Campaign of the Month: February 2017
The Deva god of fire
One of the most ancient of the Vedic gods, Agni is the deification of fire, and is the twin brother of Indra. While Indra served the ancient, Vedic-dominated Deva as a king and warrior, Agni serves as the pantheon’s priest and messenger to this day, in a capacity as undimmed as his daily-rekindled flames. Agni accepts and consumes sacrifices on behalf of the Deva, transmitting power and prayers to the rest of the pantheon in the form of smoke, the link between the earthly world and the divine. Agni’s priestly duties include presiding over ceremonies and sacrifices to the gods, cleansing impurity with flame, and disposing of corpses and sending the dead to Yama by means of the funeral pyre. He also serves as the guardian of the family hearth and the Lokapala of the Southeast. He is a fearsome figure: bright red, with sparks flickering through his black eyes and hair. His two faces symbolize fire’s dual nature, both a useful tool and a destructive force, and his seven tongues lap up burning fuel. The flame of divine knowledge, understanding of self and true inner wisdom is his gift to mankind, and he is beloved by all because he bestows his flames at every hearth, regardless of caste or creed.
Agni and the Gods
Exhausted from the constant sacrifices and calls from the other gods to act as a messenger, Agni one day resolved to rebel and ran away, breaking his body into a million pieces to hide in the reeds along a riverbank. The other gods, frantic at his absence, searched high and low for him, but it wasn’t until Yama saw the faint glowing in the reeds that they found him. The gods begged him to return and take up his duties again; initially he refused, saying he was happier living among the reeds than dying of exhaustion, but they continued to cajole him until Yama offered to allow him eternal life, so that no matter how hard he was worked he would never die. When Agni heard this, he consented to emerge again in a blazing wildfire, and the gods were relieved that he once again took up his duties.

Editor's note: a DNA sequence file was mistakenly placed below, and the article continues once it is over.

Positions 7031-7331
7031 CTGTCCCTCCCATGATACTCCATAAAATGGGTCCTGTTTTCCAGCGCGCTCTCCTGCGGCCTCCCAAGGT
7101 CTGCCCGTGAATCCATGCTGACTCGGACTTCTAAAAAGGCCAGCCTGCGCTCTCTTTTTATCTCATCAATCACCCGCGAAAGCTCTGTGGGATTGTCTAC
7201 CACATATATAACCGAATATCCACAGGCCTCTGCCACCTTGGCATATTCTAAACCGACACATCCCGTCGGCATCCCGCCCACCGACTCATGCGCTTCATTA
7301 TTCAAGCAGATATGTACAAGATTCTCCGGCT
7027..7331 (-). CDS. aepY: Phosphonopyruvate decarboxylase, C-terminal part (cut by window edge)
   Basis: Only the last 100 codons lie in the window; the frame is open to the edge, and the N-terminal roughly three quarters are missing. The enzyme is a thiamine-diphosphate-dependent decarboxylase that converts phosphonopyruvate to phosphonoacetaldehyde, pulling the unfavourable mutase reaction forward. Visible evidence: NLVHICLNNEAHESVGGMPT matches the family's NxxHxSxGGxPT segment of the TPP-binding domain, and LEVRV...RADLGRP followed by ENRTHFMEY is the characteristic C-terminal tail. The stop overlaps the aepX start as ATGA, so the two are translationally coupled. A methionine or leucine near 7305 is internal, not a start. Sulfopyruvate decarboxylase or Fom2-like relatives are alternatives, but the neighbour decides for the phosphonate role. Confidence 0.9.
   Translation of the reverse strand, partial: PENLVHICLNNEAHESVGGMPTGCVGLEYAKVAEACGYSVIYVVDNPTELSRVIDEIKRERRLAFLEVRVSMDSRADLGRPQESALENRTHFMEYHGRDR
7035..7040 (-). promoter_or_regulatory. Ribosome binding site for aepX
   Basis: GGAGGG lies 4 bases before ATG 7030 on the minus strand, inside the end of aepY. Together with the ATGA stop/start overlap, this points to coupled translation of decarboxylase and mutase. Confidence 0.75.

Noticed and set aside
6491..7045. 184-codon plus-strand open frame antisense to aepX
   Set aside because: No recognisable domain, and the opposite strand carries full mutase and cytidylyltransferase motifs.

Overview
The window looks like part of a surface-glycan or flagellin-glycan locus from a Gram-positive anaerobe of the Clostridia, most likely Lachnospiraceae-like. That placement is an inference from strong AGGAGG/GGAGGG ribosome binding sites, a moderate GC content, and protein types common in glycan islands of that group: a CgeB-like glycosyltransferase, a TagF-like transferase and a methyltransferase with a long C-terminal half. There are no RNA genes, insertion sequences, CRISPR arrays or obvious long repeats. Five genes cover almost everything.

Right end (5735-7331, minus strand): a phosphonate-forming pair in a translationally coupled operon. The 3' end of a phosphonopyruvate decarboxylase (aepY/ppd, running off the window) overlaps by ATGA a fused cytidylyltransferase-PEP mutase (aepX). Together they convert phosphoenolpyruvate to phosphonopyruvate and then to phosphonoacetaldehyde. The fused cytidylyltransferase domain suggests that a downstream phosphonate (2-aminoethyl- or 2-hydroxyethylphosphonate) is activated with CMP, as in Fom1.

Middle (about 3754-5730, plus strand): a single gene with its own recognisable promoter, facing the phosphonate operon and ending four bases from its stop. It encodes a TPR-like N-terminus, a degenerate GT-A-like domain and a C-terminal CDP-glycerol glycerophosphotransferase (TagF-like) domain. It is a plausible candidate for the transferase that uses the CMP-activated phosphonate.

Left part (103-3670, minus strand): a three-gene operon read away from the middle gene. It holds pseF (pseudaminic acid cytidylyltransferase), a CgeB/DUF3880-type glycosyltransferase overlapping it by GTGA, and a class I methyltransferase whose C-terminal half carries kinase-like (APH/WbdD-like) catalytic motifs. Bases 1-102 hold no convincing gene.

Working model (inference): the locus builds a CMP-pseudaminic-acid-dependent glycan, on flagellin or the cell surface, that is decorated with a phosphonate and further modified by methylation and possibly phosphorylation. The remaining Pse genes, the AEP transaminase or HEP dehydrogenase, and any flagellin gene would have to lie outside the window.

Agni and Indra
Agni once found that he had performed so many rituals and received so many sacrifices from the devout that he was totally exhausted, unable to do anything else. Descending to earth, he hid in a forest; when the hero Arjuna discovered him there, he explained that he could regain his strength by burning down the entire forest and consuming it, but that his twin brother Indra, king of the gods, had forbidden it and constantly caused rain to fall on it and put out the flames. Though Arjuna was Indra’s son, he took pity on the fire god’s plight and asked for a weapon with which to fight his father; Agni gave him the indestructible bow Gandiva, and, while Arjuna and his companion Krishna fought Indra to a standstill, Agni consumed the forest in flame and regained his strength once again.
Agni and Svaha
One day as Agni was walking he happened across a group of seven beautiful women bathing; they were the Krittika, the wives of the seven sages of heaven. He watched them at their bathing and soon fell hopelessly in love with them, but could not approach them as they were married women, and soon departed to wander the forest disconsolately. As he walked further, he happened upon another woman, less beautiful but very friendly; this was the goddess Svaha, who instantly fell in love with him when she saw his fiery form. Agni ignored her advances, his mind filled only with the Krittika, so Svaha disguised herself six times, each time as one of the Krittika, and tempted Agni so sorely that he laid down with her. When the sages heard of this, they believed that their wives had been unfaithful to them and cast them off into the sky, where they became the Pleiades; only the seventh sister, whom Svaha had not impersonated, remained with her husband. Though Agni was surprised to discover Svaha’s deception, he forgave her when she bore his children.